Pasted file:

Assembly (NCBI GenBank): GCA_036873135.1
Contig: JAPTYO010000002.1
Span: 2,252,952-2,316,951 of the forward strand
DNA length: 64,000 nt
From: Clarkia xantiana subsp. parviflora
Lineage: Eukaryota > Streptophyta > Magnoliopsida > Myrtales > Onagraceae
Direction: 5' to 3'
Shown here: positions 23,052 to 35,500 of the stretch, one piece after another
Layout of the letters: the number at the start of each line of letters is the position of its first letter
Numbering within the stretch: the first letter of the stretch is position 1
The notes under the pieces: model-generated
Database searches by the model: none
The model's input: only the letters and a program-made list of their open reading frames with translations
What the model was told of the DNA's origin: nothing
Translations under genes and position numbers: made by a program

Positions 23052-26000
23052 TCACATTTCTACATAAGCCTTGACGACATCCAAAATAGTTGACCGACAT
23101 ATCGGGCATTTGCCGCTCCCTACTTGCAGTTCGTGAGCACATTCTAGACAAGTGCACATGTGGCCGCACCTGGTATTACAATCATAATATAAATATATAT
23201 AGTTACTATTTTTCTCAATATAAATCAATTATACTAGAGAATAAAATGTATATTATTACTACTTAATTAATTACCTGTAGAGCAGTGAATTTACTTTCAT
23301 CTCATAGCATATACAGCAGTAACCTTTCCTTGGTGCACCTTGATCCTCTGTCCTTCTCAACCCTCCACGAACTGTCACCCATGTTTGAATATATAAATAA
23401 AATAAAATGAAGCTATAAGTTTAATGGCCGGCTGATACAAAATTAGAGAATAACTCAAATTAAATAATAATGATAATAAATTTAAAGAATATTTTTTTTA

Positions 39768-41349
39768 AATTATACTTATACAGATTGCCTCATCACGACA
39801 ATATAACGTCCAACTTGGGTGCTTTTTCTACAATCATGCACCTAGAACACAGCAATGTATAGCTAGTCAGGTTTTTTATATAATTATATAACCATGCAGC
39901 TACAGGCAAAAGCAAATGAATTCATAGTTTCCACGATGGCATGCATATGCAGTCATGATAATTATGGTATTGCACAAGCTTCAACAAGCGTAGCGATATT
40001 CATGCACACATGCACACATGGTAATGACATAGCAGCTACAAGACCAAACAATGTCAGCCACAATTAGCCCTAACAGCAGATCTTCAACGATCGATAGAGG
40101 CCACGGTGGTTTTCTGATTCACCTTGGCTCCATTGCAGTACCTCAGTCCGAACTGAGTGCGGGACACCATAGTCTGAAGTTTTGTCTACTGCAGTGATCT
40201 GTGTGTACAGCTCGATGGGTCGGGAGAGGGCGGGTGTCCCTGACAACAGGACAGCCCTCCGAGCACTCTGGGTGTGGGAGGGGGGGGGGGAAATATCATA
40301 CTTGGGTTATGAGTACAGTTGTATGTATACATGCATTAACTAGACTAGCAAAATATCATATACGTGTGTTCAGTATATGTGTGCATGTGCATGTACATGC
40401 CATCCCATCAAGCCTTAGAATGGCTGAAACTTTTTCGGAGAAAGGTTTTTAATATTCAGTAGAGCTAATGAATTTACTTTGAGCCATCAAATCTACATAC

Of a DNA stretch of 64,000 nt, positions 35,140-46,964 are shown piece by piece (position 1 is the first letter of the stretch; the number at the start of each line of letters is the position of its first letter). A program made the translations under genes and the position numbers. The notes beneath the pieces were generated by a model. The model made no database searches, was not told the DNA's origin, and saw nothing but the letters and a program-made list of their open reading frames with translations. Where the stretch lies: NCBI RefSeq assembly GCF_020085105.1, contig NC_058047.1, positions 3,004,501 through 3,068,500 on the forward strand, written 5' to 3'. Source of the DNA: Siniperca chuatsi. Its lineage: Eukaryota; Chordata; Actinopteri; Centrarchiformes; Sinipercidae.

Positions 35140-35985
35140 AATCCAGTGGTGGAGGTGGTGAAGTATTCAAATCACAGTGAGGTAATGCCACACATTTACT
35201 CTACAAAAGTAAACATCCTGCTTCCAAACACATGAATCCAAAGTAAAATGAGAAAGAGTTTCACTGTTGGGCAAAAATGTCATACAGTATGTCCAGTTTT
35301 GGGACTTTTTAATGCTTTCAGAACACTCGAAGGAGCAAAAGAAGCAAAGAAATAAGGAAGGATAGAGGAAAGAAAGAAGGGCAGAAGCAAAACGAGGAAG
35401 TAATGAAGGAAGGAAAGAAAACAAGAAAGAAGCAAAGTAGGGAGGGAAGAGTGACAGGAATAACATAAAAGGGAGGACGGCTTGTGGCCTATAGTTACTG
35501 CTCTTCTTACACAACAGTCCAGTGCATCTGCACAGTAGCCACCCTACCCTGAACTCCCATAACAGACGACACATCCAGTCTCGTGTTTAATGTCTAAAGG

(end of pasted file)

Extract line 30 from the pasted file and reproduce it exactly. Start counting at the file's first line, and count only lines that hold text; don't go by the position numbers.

40401 CATCCCATCAAGCCTTAGAATGGCTGAAACTTTTTCGGAGAAAGGTTTTTAATATTCAGTAGAGCTAATGAATTTACTTTGAGCCATCAAATCTACATAC